Please use this identifier to cite or link to this item: http://hdl.handle.net/10201/74933

Title: Histopathology and pathogenesis of caerulein-, duct ligation-, and arginine-induced acute pancreatitis in Sprague-Dawley rats and C57BL6 Mice
Issue Date: 2014
Publisher: F. Hernández y Juan F. Madrid. Universidad de Murcia: Departamento de Biología Celular e Histología
Citation: Histology and Histopathology, vol. 29, nº 9, (2014)
ISSN: 1699-5848
0213-3911
Related subjects: CDU::5 - Ciencias puras y naturales::57 - Biología::576 - Biología celular y subcelular. Citología
Keywords: Acute pancreatitis
Arginine
Caerulein
Ductal ligation
Abstract: Three classical rodent models of acute pancreatitis were created in an effort to identify potential pre-clinical models of drug-induced pancreatitis (DIP) and candidate non-invasive biomarkers for improved detection of DIP. Study objectives included designing a lexicon to minimize bias by capturing normal variation and spontaneous and injury-induced changes while maintaining the ability to statistically differentiate degrees of change, defining morphologic anchors for novel pancreatic injury biomarkers, and improving understanding of mechanisms responsible for pancreatitis. Models were created in male SpragueDawley rats and C57BL6 mice through: 1) administration of the cholecystokinin analog, caerulein; 2) administration of arginine; 3) surgical ligation of the pancreatic duct. Nine morphologically detectable processes were used in the lexicon; acinar cell hypertrophy; acinar cell autophagy; acinar cell apoptosis; acinar cell necrosis; vascular injury; interstitial edema, inflammation and hemorrhage; fat necrosis; ductal changes; acinar cell atrophy. Criteria were defined for scoring levels (0= absent, 1= mild, 2= moderate, 3= severe) for each lexicon component. Consistent with previous studies, histopathology scores were significantly greater in rats compared to mice at baseline and after treatment. The histopathology scores in caerulein and ligation-treated rats and mice were significantly greater than those of arginine-treated rats and mice. The present study supports a multifaceted pathogenesis for acute pancreatitis in which intra-acinar trypsinogen activation, damage to acinar cells, fat cells, and vascular cells as well as activation/degranulation of mast cells and activated macrophages all contribute to the initiation and/or progression of acute inflammation of the exocrine pancreas.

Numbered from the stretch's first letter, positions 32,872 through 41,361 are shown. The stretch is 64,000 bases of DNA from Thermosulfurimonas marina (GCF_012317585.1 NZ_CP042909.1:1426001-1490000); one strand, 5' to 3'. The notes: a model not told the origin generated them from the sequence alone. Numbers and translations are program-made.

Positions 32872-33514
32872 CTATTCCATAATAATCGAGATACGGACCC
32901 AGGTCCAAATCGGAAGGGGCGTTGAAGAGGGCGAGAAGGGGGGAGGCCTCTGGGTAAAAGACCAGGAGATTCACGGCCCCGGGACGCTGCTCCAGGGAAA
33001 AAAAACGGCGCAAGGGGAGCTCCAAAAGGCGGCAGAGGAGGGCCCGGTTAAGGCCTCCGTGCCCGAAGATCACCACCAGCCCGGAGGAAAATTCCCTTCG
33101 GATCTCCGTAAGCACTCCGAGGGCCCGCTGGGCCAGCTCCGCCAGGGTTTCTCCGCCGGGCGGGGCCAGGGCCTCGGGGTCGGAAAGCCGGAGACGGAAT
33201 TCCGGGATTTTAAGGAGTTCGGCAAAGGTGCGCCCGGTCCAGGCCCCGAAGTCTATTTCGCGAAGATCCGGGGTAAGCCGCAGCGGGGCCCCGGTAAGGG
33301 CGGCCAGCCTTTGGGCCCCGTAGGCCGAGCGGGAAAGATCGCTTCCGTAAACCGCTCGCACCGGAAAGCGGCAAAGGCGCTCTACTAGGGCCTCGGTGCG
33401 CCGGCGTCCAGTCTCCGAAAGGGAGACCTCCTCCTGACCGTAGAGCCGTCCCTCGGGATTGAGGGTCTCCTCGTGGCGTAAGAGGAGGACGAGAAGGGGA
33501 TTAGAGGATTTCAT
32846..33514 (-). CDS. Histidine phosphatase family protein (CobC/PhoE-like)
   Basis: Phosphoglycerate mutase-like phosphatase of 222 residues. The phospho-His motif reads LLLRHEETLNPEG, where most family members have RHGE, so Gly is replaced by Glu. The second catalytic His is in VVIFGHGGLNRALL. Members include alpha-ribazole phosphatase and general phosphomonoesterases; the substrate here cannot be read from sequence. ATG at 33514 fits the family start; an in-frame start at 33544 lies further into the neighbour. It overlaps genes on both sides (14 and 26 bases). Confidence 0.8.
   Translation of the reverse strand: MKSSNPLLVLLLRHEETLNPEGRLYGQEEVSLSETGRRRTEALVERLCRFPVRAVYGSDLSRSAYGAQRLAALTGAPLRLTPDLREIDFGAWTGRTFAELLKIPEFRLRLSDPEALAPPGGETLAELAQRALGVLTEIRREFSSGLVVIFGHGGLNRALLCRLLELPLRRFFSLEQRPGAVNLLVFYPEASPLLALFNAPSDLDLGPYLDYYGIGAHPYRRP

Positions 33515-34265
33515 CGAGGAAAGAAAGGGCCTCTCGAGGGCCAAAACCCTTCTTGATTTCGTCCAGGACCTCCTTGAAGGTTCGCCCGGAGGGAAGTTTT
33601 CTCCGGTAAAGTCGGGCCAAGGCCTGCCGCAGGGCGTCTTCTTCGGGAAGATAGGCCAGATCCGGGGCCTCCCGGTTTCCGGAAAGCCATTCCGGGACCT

Primary author: Zhang, Jun
Rouse, Rodney L.
URI: http://hdl.handle.net/10201/74933
Document type: info:eu-repo/semantics/article
Number of pages / Extensions: 18
Rights: info:eu-repo/semantics/openAccess
Attribution-NonCommercial-NoDerivatives 4.0 International
Appears in Collections:Vol.29, nº 9 (2014)

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